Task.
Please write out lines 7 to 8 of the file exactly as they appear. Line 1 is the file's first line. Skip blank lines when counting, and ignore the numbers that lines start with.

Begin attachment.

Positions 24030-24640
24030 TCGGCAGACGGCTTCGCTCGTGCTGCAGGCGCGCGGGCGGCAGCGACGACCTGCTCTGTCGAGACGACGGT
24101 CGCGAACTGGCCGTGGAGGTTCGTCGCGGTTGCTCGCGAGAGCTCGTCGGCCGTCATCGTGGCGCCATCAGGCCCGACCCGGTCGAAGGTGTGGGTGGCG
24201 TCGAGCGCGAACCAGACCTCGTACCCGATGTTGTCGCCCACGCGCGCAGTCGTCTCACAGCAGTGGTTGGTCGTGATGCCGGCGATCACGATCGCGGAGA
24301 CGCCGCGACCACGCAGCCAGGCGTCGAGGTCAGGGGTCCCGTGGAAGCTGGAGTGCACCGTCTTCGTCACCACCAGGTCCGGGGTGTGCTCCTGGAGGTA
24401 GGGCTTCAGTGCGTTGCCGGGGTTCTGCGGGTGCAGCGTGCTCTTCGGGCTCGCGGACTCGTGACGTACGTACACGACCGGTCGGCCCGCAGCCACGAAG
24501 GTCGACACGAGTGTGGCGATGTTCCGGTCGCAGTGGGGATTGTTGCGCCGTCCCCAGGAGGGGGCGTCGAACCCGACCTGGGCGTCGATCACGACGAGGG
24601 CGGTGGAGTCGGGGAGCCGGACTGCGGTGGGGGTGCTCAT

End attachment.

24501 GTCGACACGAGTGTGGCGATGTTCCGGTCGCAGTGGGGATTGTTGCGCCGTCCCCAGGAGGGGGCGTCGAACCCGACCTGGGCGTCGATCACGACGAGGG
24601 CGGTGGAGTCGGGGAGCCGGACTGCGGTGGGGGTGCTCAT